Saturday, August 25, 2012

Prose Means You're Crazy

I'm re-reading Hamlet right now (pregaming Infinite Jest) and the introduction of my edition made a fascinating point that everybody else (especially Serena) probably already knows: apparently in Elizabethan English drama, characters only spoke in prose to indicate a formal proclamation, a low conversation, or insanity.

Let me say that again: when a character in Shakespeare speaks in discursive prose, it usually means s/he's nuts. Joshua Mehigan points this out about King Lear (in an essay I'll dig up and link to because it and him are both great), but I didn't realize that that's standard.

So this raises a few questions: What would Shakespeare think about contemporary theater, where things tend to be a bit, um, prosaic? Would he assume everyone was crazy? And would he be a little bit right?

Other question, for people who paid more attention in school than I did: when and why did we decide that human speech doesn't sound like poetry? And can we trace the decline and fall of contemporary poetry to that shift?

*Disclaimer: I don't actually feel that gloom-and-doomy about contemporary poetry, but let's be a little bleak about its current state for the sake of the conversation.


  1. Interesting thought to take this another direction for you when you have some spare time. :-)

    Peter Kreeft mentioned in a lecture I listened to (used to be a free download here: - I think it was The Cosmic Dance) that he saw prose as a lower form of poetry and poetry as a lower form of music. If he is right, then this would follow along with the idea you seem to be throwing out: the prosaic nature of poetry today is a symptom of a culture that has fallen out of touch with reality. you've got me really excited here...more freebie thoughts to mull over...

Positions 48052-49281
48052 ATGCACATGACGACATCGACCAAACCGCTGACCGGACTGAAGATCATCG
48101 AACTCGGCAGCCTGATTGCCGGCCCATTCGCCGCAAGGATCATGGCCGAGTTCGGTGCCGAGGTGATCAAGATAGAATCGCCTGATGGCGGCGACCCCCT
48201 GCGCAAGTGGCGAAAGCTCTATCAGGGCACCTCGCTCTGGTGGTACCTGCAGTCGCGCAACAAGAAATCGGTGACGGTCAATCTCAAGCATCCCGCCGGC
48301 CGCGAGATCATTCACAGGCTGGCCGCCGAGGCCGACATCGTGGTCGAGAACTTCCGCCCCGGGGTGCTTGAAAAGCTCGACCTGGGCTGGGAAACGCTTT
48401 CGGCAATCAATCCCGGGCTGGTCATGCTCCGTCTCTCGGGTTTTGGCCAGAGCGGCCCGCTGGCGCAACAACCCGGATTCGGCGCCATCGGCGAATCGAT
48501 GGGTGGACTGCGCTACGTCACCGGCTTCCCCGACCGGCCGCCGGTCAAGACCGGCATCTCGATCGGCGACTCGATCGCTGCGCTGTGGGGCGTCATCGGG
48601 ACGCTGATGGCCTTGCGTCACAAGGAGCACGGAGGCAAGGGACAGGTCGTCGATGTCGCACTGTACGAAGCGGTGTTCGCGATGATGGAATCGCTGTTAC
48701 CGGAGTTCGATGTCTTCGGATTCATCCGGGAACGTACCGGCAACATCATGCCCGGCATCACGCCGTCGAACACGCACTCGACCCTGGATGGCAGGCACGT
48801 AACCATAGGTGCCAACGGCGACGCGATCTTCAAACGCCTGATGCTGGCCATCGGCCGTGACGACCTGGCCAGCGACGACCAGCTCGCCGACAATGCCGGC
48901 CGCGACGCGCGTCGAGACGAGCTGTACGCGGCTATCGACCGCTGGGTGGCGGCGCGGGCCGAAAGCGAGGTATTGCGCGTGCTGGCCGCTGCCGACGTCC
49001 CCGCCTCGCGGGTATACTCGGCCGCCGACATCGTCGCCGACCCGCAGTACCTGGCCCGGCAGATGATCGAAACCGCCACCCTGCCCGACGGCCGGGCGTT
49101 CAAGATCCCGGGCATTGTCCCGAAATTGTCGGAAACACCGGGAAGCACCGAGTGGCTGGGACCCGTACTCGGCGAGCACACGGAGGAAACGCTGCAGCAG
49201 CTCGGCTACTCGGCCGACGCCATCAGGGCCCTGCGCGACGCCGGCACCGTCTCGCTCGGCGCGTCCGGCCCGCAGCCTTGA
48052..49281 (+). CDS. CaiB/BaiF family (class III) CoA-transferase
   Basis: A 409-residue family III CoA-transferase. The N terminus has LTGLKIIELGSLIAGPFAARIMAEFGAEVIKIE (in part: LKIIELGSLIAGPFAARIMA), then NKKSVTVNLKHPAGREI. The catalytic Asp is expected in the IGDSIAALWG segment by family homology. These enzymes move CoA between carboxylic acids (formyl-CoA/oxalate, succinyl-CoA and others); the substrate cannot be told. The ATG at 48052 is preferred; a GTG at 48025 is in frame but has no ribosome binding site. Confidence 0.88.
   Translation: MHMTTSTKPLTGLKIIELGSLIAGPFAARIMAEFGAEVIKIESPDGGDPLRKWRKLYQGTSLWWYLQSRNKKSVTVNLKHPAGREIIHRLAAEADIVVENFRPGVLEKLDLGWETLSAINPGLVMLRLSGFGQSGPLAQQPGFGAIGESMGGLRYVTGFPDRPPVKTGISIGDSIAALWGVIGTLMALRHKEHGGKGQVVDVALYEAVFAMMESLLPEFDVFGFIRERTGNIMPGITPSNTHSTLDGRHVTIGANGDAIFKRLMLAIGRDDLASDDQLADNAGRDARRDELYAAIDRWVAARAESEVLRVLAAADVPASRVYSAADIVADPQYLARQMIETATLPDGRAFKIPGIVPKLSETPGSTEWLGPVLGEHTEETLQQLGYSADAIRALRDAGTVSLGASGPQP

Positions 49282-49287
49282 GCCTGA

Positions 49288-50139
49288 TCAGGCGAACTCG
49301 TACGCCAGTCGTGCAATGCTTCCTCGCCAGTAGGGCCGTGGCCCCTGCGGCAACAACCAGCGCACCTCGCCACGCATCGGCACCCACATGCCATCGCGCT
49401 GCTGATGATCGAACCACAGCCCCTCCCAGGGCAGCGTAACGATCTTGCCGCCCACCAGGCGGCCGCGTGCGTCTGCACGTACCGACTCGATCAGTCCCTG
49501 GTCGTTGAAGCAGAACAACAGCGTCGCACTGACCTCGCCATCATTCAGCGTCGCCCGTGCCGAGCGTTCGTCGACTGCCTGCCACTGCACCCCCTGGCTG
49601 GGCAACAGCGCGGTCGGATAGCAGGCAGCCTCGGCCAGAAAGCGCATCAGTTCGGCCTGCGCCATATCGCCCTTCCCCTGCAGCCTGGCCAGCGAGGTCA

This (decline and fall of poetry) might correspond to the rise in Humanistic thought in Western Culture as well. After all, strictly speaking, Humanism has no use for beauty. All it cares about is practicality. Therefore, why waste time writing in poetry - you can communicate so much more simply if you just write prose. In the process though, you lose most of the beauty in the language (as well as some of its goodness and truth - assuming beauty, truth, and goodness are linked). If this is true, than the more humanism permeates a culture, the more prosaic the poetry will become and the less beautiful it will be.

    I'll admit, this is purely theoretical conjecture here...but I think there might be some truth to it, even if we have to dig it out.

  2. I might comment more in a little while, but what edition is that? I'd love to get my hands on a copy of that introduction.


  3. Eh, I think that to say that Shakespeare usually uses prose when people are looney is a bit of an overstatement. Unfortunately I have no Shakespeare available to me right now to check out a few plays. However, I did sort of pay attention to the whole prose/poetry thing when taking that class on the late plays, and my immediate thought is that those three categories are fairly evenly divided. Also there are lots of examples of crazy people speaking poetically: Ophelia, whats-his-name-wolf-dude in A Winter's Tale (you can tell I've retained a lot from college....), and if I had a complete works of Shakespeare available to me, I'd pull out other examples.